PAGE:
Tuesday, October 31, 2023

1998: Best Picture

Nothing was more certain in 1998 than Saving Private Ryan's Best Picture Oscar. It had nearly swept all the "precursors," it was the second-highest-grossing film of the year, it was Spielberg - it was inevitable. But those in the know already heard the buzz going about. Saving Private Ryan is uneven, it was six months ago, what about a movie that makes you happy to be alive? And so came the surprise winner of the night:

And people still debate the two. Are you for Private Ryan or Shakespeare? The Greatest Generation or the Elizabethan Age? "Earn this" or "It is a new world"? 

Here's where I stand:

Monday, October 30, 2023

1998: Best Director

Of course, the big story in 1998 was the return of Terrence Malick.

I'm going by Oscar Wars (incredible work by Michael Schulman) and Inside Oscar 2 (incredibly bitchy work by Damien Bona) when I give these details. Malick was beloved by critics, artists, and cinephiles for his 1970s releases Badlands and Days of Heaven. Then he left for Paris, just dropped out, doing the odd uncredited rewrite here and there but otherwise kept out of the whole Hollywood thing. Producers Robert Michael Geisler and John Roberdeau coaxed him out after 19 years, and The Thin Red Line is the result. It would be another 13 before he would follow up with The Tree of Life, and now the man can't stop churning them out! By his standards, anyway.

Malick's return was a triumph critically and Oscarally - nominations-wise, at any rate. Because, at least in Best Director, there was no stopping the inevitable:

Was the inevitable the right choice, though?

Friday, October 27, 2023

1998: The Screenplays

Was it last year or earlier this year when Kyle Turner asked whether people who discuss/nominate/award screenplays actually read the screenplays, or do they just go off the vibes of the finished film? 

Anyway, ask this he did, and I felt directly indicted because, while I tried in 2007 and 2008 to only nominate screenplays I'd read, I stopped this because...well, mostly, it's difficult to find them the further back you go, but also because, ugh, the time and the energy. But he's right. If we're going to discuss screenwriting, we can't just look at the finished product with all the edits, rewrites, performances, etc, that interpret the work. We have to look at the source of all this, the blueprint. Is it a 1:1 transfer? Did the final product let down the promise of the written word; did it improve on it? Are script and film completely different? How much could the actors, crafts artists, director work from?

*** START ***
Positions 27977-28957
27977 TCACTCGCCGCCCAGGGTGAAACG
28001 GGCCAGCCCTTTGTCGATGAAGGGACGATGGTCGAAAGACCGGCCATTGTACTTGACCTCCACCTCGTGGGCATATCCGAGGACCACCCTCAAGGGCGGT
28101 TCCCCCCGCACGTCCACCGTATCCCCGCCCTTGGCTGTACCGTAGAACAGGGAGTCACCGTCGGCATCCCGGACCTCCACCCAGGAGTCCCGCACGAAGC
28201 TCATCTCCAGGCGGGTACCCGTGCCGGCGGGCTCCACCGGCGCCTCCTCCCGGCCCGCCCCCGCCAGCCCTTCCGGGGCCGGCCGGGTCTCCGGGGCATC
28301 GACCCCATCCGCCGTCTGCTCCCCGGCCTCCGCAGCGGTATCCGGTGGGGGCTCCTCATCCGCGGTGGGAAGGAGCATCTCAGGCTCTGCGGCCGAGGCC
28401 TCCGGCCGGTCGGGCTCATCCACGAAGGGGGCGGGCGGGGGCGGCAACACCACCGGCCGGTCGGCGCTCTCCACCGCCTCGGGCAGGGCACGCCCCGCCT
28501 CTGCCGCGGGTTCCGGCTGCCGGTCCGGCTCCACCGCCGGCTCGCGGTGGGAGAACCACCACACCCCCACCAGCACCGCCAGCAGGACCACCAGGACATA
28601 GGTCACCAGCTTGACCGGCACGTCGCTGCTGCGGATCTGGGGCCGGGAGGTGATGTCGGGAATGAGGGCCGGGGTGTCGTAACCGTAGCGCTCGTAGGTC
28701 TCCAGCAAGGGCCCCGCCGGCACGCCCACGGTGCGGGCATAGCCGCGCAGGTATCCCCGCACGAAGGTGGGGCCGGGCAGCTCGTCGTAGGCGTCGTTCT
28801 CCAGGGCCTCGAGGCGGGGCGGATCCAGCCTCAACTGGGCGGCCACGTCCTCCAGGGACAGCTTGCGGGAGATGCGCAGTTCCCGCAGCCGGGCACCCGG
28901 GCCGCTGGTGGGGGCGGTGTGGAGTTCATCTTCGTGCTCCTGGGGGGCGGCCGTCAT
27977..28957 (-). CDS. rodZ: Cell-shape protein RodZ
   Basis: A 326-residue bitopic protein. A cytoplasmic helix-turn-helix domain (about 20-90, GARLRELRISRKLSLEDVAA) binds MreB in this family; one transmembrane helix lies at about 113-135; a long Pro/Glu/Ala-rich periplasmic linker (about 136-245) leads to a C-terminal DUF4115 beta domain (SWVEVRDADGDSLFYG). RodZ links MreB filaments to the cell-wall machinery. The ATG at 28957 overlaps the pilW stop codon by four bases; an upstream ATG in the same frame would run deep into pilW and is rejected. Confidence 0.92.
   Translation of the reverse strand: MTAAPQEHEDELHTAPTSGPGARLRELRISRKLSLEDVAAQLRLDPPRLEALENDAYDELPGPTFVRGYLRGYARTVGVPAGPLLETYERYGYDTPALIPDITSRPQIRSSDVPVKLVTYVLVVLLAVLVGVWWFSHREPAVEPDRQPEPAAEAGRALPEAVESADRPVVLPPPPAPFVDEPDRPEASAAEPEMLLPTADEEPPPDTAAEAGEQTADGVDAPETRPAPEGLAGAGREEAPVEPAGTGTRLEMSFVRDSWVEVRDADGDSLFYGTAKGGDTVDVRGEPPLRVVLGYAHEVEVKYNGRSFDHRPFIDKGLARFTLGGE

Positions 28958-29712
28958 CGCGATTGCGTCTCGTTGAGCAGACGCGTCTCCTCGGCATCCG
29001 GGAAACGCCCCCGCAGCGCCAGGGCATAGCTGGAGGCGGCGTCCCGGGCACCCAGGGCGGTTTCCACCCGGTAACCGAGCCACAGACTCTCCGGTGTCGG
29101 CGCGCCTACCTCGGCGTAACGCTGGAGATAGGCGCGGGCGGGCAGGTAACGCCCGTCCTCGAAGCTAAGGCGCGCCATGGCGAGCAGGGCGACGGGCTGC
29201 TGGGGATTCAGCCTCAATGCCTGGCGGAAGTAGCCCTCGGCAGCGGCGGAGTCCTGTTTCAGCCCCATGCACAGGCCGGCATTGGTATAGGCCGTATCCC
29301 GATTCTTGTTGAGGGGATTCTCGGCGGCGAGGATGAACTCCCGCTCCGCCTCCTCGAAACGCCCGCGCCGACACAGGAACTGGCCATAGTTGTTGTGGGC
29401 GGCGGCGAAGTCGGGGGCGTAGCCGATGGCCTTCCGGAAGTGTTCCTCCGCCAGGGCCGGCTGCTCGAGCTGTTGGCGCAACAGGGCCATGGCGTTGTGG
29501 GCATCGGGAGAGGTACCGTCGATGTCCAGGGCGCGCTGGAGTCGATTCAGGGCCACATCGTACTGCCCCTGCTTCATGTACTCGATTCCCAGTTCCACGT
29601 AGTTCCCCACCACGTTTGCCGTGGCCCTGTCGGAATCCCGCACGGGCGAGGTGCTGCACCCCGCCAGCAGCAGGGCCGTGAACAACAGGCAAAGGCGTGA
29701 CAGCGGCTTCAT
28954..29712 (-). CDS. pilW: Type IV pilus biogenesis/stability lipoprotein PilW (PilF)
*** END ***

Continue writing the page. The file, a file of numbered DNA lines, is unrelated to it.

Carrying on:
These are the questions I asked as I went through these nominees and reflected on how much reading determined the wins for Shakespeare in Love and Gods and Monsters:

Where available, I've linked to the available drafts (and for the real students of all film craft, Ian McKellen's official site has his Gods and Monsters script scanned page by page - with his notes!).

We start with Adapted Screenplay:

Tuesday, October 24, 2023

1998: Best Actress

Best Actress 1998 is a heated one. The winner was Gwyneth Paltrow for Shakespeare in Love:

And it's a win that's gone through all the phases of backlash, backlash-to-the-backlash, mild "not a bad performance but shouldn't have won" criticism, etc. And to be fair, even at the time there was no guarantee that Paltrow would triumph. Yes, she won the Screen Actors Guild Award and the Musical/Comedy Globe, but Elizabeth's Cate Blanchett won the BAFTA and the Drama Globe and had genuine "a star is born" notices, while Central Station's Fernanda Montenegro was lauded by the National Board of Review and the LA Film Critics (the New York Critics went for...Cameron Diaz in There's Something About Mary). 

Even today, the conversation continues: when Fritz And The Oscars polled "Film Twitter," Montenegro was the overwhelming favorite, and just three years ago Glenn Close brought it all up, concurring with the chorus of Montenegro support. Still others (including the Guest GMs on the 1998 Mini-Mega episode of Screen Drafts) rhapsodize over Blanchett's "a star is born!" performance. Few stick up for Paltrow, and has essentially become a much-debated, three-way race.

Which side do I fall on? I was surprised...

Monday, October 23, 2023

1998: Best Original Song

Was Best Original Song the most competitive category at the 71st Academy Awards? It feels that way. Of the five nominees, only two were also nominated for the Golden Globe: The Prince of Egypt's "When You Believe" and Quest for Camelot's "The Prayer" which won. The other songs nominated were "Uninvited" from City of Angels, "The Mighty" from The Mighty, "Reflection" from Mulan, and "The Flame Still Burns" from Still Crazy.

Too, only two were nominated for the Grammy Award for Best Song Written for Film or TV - in separate years, due to the Grammys' weird eligibility calendar. Armageddon's "I Don't Want to Miss a Thing" lost to Titanic's "My Heart Will Go On," in a lineup that also included, from 1997, Tomorrow Never Dies' "Tomorrow Never Dies", and from 1998, the aforementioned "Uninvited" and Mulan's "True to Your Heart." A year later, The Prince of Egypt's "When You Believe" lost to Austin Powers: The Spy Who Shagged Me's "Beautiful Stranger," in a lineup that also included, from 1998, A Bug's Life's "The Time of Your Life" and, from 1999, Music of the Heart's "Music of My Heart" and Tarzan's "You'll Be in My Heart."